The storm names for the 2017-18 storm season have been announced by the Met Office and Met Éireann.
The first storm of the year will be female and will be named ‘Aileen’, the gender of the first storm alternates each year and follows Angus in the 2016-17 season.
Surveys conducted after named storms in 2016/17 have shown further increases in awareness and action taken in response to people hearing of a named storm. Storm Doris for example achieved an 89% awareness score with 94% of those responders finding the severe weather warning useful. 82% of people that took action ahead of Storm Doris felt they were right to do so.
Derrick Ryall, Head of Public Weather Services at the Met Office, said: “Last year was another successful pilot of the storm naming project and it’s great to be now making it operational. Naming storms has been proved to raise awareness of severe weather in the UK, crucially prompting people to take action to prevent harm to themselves or their property.”
Gerald Fleming, Head of Forecasting at Met Éireann, said: “Last winter was a very quiet one weather-wise and we only worked our way through five named storms, from Angus to Ewan. While it is too early to say whether the coming winter will be a stormy one or a quiet one we are prepared with a whole new set of 21 names for whatever nature may throw at us. As before Met Éireann forecasters will work in close co-operation with our colleagues from the UK Met Office to keep all the peoples of these islands warned of impending severe weather.”
The names for the next year have once again been compiled using suggestions submitted by the public combined with names proposed to Met Éireann. As in previous years, Q; U; X; Y and Z will not be used to comply with international storm naming conventions.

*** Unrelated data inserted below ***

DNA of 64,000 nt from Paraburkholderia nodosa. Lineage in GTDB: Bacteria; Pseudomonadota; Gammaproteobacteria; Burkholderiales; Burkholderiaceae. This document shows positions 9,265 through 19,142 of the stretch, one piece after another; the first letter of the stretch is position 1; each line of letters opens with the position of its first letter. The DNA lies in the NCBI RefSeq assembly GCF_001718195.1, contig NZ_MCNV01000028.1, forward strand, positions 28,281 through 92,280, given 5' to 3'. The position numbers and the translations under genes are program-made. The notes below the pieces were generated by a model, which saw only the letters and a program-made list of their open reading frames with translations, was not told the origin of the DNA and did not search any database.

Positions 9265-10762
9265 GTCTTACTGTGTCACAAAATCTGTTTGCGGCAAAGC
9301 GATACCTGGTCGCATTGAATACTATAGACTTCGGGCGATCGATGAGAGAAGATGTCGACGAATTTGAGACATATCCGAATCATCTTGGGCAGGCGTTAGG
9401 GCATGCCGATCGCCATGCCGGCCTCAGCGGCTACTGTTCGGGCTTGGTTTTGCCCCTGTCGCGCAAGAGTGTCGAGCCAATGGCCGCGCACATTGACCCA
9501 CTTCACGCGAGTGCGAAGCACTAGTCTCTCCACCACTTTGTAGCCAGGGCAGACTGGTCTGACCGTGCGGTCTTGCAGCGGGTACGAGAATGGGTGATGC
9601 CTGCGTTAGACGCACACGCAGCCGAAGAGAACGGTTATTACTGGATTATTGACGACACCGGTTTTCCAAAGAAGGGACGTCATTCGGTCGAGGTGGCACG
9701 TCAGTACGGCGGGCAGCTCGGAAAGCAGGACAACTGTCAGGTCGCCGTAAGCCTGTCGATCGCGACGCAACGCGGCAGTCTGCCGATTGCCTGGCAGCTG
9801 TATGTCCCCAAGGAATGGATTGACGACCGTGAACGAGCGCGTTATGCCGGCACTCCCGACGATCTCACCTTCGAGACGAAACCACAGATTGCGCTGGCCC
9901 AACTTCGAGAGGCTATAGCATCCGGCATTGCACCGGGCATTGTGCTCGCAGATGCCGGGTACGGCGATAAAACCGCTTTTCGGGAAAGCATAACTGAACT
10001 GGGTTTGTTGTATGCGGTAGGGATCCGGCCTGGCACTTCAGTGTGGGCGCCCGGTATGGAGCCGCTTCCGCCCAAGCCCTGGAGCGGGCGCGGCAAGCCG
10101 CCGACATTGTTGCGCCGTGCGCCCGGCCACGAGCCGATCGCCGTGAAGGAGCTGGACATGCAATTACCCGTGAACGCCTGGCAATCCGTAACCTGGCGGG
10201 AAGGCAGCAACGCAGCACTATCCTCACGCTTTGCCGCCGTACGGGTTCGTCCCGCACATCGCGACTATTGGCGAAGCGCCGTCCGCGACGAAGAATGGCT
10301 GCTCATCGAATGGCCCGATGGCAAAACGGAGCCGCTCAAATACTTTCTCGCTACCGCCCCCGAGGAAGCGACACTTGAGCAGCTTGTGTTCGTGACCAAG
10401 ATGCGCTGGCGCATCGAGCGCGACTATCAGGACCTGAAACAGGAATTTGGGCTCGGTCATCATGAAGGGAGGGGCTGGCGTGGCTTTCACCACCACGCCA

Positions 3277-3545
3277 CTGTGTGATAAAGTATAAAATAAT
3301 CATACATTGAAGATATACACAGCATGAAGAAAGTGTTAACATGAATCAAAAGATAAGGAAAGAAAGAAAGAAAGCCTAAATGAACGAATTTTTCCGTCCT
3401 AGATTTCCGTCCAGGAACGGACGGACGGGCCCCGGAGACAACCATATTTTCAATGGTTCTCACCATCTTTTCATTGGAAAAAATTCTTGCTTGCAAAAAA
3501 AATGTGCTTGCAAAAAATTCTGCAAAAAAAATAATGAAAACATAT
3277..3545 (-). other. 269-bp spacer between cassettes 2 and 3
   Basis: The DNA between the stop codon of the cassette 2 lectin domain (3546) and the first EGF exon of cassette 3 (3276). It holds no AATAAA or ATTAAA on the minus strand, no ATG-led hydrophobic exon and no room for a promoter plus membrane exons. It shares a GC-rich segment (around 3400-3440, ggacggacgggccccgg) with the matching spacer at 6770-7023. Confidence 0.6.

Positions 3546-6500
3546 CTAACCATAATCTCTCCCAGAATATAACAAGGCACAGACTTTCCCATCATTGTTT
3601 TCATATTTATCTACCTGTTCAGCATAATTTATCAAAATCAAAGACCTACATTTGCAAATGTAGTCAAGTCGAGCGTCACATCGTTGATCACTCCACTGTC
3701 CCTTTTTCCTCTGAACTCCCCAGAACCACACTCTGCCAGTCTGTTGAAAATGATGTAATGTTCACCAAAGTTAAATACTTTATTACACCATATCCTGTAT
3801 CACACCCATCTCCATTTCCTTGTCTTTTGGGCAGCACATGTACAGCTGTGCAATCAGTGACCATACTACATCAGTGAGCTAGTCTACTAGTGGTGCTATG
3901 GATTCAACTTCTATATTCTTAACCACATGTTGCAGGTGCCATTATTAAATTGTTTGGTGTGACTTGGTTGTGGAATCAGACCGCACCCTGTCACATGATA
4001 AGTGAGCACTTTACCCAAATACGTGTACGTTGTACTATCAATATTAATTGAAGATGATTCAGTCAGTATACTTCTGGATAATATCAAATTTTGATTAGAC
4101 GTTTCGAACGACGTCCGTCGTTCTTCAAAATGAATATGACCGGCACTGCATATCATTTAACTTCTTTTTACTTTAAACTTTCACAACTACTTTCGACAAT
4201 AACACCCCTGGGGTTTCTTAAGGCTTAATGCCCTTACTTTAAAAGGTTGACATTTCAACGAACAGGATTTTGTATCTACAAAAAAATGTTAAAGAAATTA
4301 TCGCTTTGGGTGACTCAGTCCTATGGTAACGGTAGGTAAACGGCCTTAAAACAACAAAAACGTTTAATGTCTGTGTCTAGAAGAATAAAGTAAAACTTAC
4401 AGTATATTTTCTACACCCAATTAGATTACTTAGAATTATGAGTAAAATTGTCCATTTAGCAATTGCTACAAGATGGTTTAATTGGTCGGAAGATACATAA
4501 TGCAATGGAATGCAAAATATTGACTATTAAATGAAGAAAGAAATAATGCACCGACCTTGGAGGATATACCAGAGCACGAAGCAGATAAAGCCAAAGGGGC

A storm will be named on the basis of ‘medium’ or ‘high’ impacts from wind but also include the impacts of rain and snow, i.e. storms will be named for weather systems which we expect an Amber or Red warning will eventually be issued by Met Éireann and/or the Met Office’s National Severe Weather Warning Service (NSWWS).
The 2016-17 season saw five storms named, from Angus in late November to Ewan at the end of February. In comparison eleven storms were named in the 2015-16 season, from Abigail in mid-November to Katie at the end of March.
This year’s names will be announced at the European Conference for Applied Meteorology and Climatology in Dublin at 15:00 6 September 2017. The start of this year’s storm season looks to be getting off to an unsettled start, with low pressure moving in from the west towards the end of the week and dominating our weekend weather.
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